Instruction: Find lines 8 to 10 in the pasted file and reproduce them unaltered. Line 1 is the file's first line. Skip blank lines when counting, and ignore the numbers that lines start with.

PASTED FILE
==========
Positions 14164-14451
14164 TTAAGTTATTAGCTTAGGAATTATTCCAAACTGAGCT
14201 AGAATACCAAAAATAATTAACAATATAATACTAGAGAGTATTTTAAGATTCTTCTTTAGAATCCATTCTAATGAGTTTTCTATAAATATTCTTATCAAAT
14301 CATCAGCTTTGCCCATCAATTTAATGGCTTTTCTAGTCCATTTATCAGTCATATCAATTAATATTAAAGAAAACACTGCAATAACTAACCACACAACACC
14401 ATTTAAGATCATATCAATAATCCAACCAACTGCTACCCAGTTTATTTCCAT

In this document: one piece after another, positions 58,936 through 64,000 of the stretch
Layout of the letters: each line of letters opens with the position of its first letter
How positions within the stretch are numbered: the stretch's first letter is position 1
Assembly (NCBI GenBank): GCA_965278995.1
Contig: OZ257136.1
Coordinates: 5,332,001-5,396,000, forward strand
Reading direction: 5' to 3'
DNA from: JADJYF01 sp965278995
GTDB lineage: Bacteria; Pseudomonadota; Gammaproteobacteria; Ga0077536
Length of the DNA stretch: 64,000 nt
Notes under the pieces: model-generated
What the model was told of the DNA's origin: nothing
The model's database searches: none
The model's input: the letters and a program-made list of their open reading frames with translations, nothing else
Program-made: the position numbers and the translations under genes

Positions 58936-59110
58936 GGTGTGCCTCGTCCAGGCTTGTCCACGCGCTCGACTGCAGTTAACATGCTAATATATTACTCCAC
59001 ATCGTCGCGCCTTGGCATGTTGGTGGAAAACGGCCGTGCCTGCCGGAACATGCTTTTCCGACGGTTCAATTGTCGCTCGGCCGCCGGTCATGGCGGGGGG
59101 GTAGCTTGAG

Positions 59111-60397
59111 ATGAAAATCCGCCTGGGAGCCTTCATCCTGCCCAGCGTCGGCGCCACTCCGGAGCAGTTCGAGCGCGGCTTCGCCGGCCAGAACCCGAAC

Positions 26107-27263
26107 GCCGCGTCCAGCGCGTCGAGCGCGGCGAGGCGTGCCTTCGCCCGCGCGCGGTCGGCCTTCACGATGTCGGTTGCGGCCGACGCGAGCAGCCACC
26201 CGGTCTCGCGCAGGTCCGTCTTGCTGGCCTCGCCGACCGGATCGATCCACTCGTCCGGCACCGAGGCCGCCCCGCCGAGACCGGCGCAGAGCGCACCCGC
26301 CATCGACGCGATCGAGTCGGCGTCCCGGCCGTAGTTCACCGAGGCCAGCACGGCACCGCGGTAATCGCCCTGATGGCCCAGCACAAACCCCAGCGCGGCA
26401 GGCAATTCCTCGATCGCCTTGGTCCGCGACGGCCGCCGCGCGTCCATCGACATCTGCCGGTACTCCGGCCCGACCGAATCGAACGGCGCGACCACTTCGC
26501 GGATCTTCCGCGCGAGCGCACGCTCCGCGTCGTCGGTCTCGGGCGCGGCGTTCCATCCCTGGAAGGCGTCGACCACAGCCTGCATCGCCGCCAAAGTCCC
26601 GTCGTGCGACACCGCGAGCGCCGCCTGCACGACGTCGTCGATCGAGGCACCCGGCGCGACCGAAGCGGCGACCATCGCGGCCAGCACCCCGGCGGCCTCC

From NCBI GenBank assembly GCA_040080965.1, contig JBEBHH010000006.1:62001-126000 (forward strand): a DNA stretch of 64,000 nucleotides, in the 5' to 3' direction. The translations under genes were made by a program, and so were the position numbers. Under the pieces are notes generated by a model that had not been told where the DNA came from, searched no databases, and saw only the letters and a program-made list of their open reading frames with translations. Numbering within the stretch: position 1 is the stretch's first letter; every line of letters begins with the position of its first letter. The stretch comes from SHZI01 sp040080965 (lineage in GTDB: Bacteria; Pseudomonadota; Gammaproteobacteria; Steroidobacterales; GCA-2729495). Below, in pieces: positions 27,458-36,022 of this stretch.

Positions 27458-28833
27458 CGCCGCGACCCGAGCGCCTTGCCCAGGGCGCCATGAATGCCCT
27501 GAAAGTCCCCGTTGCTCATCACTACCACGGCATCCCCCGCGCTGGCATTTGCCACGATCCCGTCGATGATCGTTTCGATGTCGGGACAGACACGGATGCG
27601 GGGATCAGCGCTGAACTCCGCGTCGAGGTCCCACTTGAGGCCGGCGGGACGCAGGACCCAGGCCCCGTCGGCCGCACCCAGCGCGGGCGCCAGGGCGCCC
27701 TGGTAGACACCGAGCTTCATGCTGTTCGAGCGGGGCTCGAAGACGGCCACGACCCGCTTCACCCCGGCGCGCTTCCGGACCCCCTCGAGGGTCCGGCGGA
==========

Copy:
How positions within the stretch are numbered: the stretch's first letter is position 1
Assembly (NCBI GenBank): GCA_965278995.1
Contig: OZ257136.1